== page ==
dead snow | tommy wirkola | stig frode henriksen | jeppe beck laursen | charlotte frogner | jenny skavlan | comedy | norway | zombie | zombies | nazi | vacation | lasse valdal | evy kasseth rosten | vegar hoel | ane dahl torp | bjorn sundquist | orjan gamst
Film: Dead Snow (Død snø)
Director: Tommy Wirkola
Writer: Tommy Wirkola and Stig Frode Henriksen
Starring: Jeppe Beck Laursen, Charlotte Frogner and Jenny Skavlan
This was a film that when I heard about it, the premise was interesting to me. Just from first thoughts on it, it seemed like taking a film I used to watch from my childhood in Shockwaves and just throwing it into a snowy environment. I wasn’t too far off on this concept though. I’ve now given it a second viewing as Fright Club showed this at the Gateway Film Center, so I got to see it on film. The synopsis is a ski vacation turns horrific for a group of medical students as they find themselves confronted by an unimaginable menace: Nazi zombies.
We start this off with a woman running from something. It is dark, but we can see that she is in the woods and there’s snow all around her. Something then sets upon her as she screams.
It then shifts to two vehicles, one carrying the men and the other the women. The men are Martin (Vegar Hoel), Roy (Stig Frode Henrisksen), Vegard (Lasse Valdal) and Erlend (Jeppe Beck Laursen). Erlend is my guy as he is the movie expert and a fan of horror movies as well. The women are Hanna (Charlotte Frogner), Liv (Evy Kasseth Røsten) and Chris (Jenny Skavlan). Hanna is seeing Martin and Chris is a new girl. They direct her toward Roy or Erlend, who are the only single guys. Vegard is also dating Sara (Ane Dahl Torp) who is going to meet them at the cabin.
They arrive where they’re parking. From there, Vegard heads up to the cabin on a snowmobile to get the place ready for them while the rest walk. This is where Erlend and Chris hit it off. This group makes it to the cabin and kick off their vacation by partying. Their night takes turn when Turgåer (Bjørn Sundquist) shows up. They are hospitable toward him and give him a cup of coffee. He warns them to be careful, before telling them the story of the area. It goes back to World War II where a group of Nazis held up here. They were led by Oberest Herzog (Ørjan Gamst). They were brutal as they torture, killed and supposedly still haunt the area.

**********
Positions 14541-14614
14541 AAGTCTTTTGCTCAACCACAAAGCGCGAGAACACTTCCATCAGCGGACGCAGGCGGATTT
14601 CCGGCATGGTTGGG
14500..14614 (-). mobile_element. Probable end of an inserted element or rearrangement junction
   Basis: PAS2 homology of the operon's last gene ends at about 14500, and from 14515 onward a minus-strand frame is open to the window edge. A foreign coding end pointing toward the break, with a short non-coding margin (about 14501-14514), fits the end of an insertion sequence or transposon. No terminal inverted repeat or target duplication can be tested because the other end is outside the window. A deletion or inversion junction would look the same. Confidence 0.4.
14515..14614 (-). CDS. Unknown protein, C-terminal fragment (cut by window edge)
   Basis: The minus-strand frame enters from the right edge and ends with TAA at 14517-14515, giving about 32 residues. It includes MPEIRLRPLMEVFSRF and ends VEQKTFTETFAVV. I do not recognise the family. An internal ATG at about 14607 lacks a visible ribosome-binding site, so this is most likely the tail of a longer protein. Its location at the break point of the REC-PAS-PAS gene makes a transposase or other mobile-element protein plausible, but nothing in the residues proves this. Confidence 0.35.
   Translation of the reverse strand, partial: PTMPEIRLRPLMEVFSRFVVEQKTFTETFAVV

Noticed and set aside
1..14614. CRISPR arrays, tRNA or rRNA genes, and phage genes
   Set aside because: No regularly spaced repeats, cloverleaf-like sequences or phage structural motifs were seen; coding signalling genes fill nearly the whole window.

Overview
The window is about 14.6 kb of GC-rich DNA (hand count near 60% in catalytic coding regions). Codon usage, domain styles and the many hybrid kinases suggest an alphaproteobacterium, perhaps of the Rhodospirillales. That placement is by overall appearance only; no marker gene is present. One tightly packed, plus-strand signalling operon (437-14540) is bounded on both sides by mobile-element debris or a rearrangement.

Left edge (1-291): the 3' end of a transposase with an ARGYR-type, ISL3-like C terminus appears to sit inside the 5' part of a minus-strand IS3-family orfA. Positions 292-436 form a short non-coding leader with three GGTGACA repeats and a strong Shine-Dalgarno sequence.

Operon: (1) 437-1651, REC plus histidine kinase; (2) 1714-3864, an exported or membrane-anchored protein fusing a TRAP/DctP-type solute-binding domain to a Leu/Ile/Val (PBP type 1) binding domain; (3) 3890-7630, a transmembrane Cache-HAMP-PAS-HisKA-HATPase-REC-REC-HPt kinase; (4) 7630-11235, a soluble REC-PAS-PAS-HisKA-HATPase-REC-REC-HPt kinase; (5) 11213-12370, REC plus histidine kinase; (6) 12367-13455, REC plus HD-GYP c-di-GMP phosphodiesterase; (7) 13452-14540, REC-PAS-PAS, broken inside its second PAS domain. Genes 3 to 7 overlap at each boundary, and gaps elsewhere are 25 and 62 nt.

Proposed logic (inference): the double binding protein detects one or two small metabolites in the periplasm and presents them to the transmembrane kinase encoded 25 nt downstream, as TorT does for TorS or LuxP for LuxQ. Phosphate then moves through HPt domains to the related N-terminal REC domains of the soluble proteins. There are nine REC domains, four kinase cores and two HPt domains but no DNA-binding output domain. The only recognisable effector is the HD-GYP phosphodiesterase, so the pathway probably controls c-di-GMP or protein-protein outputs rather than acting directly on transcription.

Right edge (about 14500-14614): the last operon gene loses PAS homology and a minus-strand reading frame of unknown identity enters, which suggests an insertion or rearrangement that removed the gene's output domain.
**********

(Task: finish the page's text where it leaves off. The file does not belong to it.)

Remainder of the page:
It gets even worse when Chris disappears. Despite their efforts in searching for her, they find no trace. That is until Hanna sees her head outside the window. They’re then attacked by Nazi Zombies. This makes Vegard worried about Sara as this becomes a fight for survival against these undead monsters.
Now as I’ve said, this is one that I heard about, but thought it might be cheesy. I’ve heard podcasts talk about it and from what I heard; they tend to enjoy it. I fall into that camp having now checked this out. It is an interesting film if I’m going to be honest and I think that there’s some solid writing here to along with it.
The first bit that I’ve alluded to involves Erlend. As they’re walking to the cabin, he asks about films that take place in a setting like this. Friday the 13th gets thrown out there and it is interesting there as Turgåer is kind of the Crazy Ralph character filling in the back-story. This is also in a way, a slasher in that the characters get picked off as well. Evil Dead and Evil Dead 2 are also brought up, which this kind of is similar in plot with a supernatural aspect and they’re again picked off one by one. Props to Chris to show that she is interested in Erlend by saying that she felt it is more like April Fool’s Day with the deep dive for non-horror fans. I just dig the parallels with the different movies referenced here. After rewatching this, Erlend is wearing a Dead Alive or Braindead shirt. It is fitting for what happens.